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The FCC announced a New Year's Wi-Fi gift during the International CES show earlier this month: a proposal to dramatically expand the unlicensed spectrum in the 5GHz frequency band for use by Wi-Fi devices. The announcement comes as a growing number of vendors are announcing products that will support the "Gigabit Wi-Fi" 802.11ac standard in 2013.
To find out the implications of the FCC's plan, we talked with Matthew Gast, director of product management for Aerohive Networks (responsible for the software powering Aerohive's controllerless access points, and author of "802.11n: A Survival Guide").
Gast blogged, enthusiastically and gratefully, after FCC Chairman Julius Genachowski announced the spectrum move, even admitting he had an "engineer-crush" on the chairman as a result.
[For more information on this band, and 11ac, check these links:
So, does Genachowski know you have an engineer crush on him?
I don't think so. What I didn't put in the blog is that I was [once] at the FCC supporting a technical board meeting. The chairman came in and spent two hours with us, an amazing amount of time. I introduced myself to him, and I'm sure he has no idea who I am. When I saw him, I thought "I hope I look that good when I get to his age." [Genachowski is 50.]
In your blogpost, you say the FCC is adding 195MHz of spectrum for Wi-Fi. For us non-spectrum-geeks, is that a lot?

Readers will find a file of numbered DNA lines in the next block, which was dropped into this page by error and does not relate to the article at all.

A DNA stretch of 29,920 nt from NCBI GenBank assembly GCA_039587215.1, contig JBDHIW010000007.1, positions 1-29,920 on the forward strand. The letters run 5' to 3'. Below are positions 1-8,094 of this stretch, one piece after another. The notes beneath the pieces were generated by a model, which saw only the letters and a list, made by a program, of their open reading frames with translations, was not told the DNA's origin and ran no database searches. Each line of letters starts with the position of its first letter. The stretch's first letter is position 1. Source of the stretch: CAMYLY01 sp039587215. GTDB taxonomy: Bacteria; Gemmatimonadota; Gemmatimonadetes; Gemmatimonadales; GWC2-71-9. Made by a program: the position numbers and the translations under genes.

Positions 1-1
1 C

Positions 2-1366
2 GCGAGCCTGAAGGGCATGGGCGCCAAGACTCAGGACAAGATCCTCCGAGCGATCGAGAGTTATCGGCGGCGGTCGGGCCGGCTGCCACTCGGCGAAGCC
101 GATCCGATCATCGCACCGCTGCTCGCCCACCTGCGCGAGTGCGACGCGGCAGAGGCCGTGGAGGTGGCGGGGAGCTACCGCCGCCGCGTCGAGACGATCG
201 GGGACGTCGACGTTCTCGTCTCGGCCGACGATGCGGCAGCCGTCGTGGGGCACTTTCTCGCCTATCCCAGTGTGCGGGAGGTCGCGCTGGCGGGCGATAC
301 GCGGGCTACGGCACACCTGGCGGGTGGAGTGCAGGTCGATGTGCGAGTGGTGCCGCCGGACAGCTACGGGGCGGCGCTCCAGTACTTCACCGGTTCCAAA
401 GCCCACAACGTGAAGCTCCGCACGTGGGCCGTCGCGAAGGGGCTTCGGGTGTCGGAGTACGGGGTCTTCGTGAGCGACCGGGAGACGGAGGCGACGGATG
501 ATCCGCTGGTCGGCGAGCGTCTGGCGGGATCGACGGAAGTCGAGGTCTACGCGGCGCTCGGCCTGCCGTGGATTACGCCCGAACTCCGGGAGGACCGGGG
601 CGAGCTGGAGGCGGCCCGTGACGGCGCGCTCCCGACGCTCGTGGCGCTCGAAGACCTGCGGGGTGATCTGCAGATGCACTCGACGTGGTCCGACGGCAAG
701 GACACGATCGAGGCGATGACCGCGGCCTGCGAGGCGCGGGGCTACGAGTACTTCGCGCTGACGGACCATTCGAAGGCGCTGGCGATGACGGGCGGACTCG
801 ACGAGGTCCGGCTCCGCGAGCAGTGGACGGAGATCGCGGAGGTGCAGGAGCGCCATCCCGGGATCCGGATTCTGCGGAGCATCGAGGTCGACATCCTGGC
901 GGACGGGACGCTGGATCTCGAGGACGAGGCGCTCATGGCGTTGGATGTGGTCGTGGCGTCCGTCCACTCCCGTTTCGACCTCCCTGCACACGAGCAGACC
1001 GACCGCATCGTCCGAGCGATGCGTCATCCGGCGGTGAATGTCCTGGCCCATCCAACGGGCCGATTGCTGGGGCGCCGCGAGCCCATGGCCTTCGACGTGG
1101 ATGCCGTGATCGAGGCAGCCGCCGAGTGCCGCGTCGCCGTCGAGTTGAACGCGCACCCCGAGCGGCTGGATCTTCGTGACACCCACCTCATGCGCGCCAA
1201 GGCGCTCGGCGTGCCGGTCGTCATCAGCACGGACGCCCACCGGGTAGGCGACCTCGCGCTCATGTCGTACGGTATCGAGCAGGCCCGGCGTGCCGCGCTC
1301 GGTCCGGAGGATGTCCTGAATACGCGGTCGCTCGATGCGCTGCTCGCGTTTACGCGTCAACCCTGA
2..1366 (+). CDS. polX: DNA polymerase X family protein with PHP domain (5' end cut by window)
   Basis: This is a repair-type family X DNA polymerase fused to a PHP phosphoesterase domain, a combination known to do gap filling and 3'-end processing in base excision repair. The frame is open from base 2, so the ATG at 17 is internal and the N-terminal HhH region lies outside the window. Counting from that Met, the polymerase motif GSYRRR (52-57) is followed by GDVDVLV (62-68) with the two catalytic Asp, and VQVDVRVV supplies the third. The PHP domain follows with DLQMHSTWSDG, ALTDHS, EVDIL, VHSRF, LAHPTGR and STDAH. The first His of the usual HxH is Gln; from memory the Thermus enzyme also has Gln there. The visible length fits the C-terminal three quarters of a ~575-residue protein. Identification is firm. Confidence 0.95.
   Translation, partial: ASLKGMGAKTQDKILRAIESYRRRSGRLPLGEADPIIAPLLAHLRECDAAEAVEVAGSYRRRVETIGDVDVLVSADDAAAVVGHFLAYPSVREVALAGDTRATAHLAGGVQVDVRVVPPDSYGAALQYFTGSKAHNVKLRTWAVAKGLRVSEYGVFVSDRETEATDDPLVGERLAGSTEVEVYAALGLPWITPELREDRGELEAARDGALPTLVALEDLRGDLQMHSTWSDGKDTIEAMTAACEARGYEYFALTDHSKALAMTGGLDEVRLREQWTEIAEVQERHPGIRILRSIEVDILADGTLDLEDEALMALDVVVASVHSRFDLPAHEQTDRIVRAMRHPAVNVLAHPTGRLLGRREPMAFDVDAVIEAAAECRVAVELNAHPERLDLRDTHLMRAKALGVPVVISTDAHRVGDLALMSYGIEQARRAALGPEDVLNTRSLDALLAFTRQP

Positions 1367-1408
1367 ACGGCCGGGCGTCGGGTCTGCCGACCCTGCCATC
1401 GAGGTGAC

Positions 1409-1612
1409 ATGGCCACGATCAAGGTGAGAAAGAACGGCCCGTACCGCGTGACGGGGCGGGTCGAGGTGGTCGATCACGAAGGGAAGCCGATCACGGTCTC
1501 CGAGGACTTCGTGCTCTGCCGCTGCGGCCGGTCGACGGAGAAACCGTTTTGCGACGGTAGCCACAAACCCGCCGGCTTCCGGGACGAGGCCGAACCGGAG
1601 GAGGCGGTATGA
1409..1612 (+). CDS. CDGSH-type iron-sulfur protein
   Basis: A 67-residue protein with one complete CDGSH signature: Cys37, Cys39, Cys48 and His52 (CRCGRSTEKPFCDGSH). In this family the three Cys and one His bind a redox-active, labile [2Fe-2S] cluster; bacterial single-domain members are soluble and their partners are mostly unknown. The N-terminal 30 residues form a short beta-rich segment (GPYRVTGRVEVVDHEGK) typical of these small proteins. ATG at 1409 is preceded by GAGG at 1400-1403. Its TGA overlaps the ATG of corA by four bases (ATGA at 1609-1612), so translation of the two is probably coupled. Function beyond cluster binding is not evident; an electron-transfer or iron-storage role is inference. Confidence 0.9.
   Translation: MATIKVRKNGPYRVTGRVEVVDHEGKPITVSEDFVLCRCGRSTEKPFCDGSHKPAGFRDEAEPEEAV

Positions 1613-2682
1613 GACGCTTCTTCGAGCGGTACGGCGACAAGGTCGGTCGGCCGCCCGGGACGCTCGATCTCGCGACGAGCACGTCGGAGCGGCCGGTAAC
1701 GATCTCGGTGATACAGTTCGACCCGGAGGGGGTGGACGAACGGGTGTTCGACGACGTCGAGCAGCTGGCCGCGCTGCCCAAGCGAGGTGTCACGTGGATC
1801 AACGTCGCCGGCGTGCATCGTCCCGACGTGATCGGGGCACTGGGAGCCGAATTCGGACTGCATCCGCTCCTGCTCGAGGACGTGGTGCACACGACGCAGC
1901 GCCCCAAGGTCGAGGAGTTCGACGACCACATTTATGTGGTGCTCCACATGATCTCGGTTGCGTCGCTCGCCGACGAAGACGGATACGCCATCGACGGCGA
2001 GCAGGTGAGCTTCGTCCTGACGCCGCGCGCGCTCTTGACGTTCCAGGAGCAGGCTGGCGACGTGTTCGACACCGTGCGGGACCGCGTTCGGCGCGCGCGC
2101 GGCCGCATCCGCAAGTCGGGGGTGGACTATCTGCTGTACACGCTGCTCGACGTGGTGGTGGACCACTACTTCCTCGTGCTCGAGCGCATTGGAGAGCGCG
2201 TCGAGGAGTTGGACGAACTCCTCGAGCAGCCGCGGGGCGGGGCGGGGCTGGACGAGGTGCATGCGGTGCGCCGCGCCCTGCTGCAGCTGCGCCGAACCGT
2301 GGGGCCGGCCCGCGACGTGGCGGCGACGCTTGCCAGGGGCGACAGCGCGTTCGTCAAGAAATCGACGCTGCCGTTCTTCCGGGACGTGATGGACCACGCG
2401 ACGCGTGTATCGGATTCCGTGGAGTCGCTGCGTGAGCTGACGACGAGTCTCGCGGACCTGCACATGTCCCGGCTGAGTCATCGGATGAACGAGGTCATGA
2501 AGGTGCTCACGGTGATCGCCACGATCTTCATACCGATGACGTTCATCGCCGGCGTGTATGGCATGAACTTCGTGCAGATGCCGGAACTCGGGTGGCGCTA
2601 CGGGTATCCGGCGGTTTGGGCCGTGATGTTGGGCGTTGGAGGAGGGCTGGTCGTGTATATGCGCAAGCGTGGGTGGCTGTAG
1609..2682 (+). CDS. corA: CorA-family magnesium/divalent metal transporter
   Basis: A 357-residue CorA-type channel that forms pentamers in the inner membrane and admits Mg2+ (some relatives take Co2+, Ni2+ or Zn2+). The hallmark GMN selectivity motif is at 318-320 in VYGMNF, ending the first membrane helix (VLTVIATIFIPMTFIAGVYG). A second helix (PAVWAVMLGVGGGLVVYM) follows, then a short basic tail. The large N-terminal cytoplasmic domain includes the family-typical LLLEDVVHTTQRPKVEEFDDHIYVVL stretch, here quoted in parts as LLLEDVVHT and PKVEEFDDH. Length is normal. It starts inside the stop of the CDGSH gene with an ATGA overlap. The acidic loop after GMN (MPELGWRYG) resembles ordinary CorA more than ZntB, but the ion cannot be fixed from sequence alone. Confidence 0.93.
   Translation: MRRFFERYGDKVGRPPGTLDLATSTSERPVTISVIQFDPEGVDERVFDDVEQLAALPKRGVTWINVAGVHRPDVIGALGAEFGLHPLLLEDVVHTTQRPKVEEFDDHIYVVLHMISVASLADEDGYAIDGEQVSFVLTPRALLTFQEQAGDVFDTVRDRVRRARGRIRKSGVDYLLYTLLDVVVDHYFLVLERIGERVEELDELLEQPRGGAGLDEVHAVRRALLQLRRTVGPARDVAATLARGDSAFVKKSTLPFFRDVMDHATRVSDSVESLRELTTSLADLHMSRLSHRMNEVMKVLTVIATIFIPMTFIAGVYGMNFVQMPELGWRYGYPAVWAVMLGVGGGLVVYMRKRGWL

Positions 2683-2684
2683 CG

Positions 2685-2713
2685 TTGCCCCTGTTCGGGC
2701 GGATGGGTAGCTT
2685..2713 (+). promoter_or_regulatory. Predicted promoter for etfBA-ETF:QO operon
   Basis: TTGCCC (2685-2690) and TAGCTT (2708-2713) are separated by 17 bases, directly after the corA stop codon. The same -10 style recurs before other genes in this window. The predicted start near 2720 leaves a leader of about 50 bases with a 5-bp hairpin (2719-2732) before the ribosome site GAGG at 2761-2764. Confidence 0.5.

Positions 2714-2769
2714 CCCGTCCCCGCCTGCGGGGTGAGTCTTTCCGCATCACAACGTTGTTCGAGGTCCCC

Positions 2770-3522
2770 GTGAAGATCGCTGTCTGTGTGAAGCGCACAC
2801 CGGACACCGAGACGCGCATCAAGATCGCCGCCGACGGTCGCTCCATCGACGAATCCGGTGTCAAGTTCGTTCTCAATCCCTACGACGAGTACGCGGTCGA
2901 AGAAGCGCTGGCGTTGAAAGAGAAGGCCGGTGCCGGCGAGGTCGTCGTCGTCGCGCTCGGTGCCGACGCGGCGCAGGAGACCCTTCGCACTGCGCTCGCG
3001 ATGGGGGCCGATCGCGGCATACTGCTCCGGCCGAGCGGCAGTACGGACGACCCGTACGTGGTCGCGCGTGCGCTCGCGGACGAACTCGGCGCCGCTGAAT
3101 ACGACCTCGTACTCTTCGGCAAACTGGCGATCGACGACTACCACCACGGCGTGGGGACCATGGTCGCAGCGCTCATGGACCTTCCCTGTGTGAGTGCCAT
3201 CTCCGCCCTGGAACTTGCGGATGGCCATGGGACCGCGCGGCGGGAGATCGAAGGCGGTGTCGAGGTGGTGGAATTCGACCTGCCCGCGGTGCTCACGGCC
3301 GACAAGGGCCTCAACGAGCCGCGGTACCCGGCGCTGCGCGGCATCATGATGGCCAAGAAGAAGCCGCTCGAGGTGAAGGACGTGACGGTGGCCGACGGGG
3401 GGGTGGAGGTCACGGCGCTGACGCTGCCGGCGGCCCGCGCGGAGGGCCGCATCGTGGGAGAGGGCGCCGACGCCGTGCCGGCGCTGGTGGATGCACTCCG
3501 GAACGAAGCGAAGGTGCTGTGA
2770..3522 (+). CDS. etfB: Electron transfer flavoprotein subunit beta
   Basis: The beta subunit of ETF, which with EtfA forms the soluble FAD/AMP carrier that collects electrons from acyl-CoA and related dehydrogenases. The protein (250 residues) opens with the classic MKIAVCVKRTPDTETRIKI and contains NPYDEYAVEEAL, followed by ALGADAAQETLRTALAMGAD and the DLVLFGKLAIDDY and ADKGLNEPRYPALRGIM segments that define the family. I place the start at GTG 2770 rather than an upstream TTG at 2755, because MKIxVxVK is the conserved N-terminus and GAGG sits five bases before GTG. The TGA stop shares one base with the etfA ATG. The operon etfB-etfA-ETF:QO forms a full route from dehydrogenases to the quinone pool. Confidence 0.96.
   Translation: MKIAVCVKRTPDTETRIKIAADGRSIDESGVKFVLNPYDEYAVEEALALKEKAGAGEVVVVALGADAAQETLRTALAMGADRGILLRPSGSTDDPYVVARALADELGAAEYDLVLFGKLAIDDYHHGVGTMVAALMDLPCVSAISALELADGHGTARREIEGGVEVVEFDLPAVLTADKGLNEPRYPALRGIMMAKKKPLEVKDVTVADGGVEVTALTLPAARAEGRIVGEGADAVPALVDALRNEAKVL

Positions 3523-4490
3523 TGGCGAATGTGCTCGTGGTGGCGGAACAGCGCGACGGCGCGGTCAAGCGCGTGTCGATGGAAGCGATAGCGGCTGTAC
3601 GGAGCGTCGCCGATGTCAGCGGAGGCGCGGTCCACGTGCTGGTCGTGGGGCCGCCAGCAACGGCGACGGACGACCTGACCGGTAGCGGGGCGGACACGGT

The FCC is saying that it's 35% more spectrum. That sounds like a nice number. What I then did was made some educated guesses about the number of 20MHz channels this would add to the 5GHz band. And if you look at the channels, it's actually 60% more spectrum.
How do you figure?
The "existing" 5GHz channels - before the new FCC announcement -- were these: 22 20MHz-wide channels in three bands.
[Gast's technical breakdown is as follows:
5.17-5.33MHz: 36, 40, 44, 48, 52, 56, 60, 64
5.49-5.725MHz (these are the Dynamic Frequency Selection channels, which Wi-Fi radios must avoid if they're used by weather or other radars): 100, 104, 108, 112, 116, 132, 136, 140, 144
5.735-5.835MHz: 149, 153, 157, 161, 165]
In that second band, FCC removed three channels between 116 and 123 - 120, 124 and 128. This gap was for [protecting] a new wind shear radar [in effect, a special kind of weather radar] being developed by the Federal Aviation Administration for airports. The FCC concluded that outdoor Wi-Fi was interfering with this radar. That decision blew a hole in the middle of the available spectrum in this band.
The newest FCC announcement adds back the 3 channels in the DFS. It also adds new spectrum, so you have two [entirely] new bands. My best guess is that this new spectrum is good for 10 totally new channels. My guess at channel numbering is: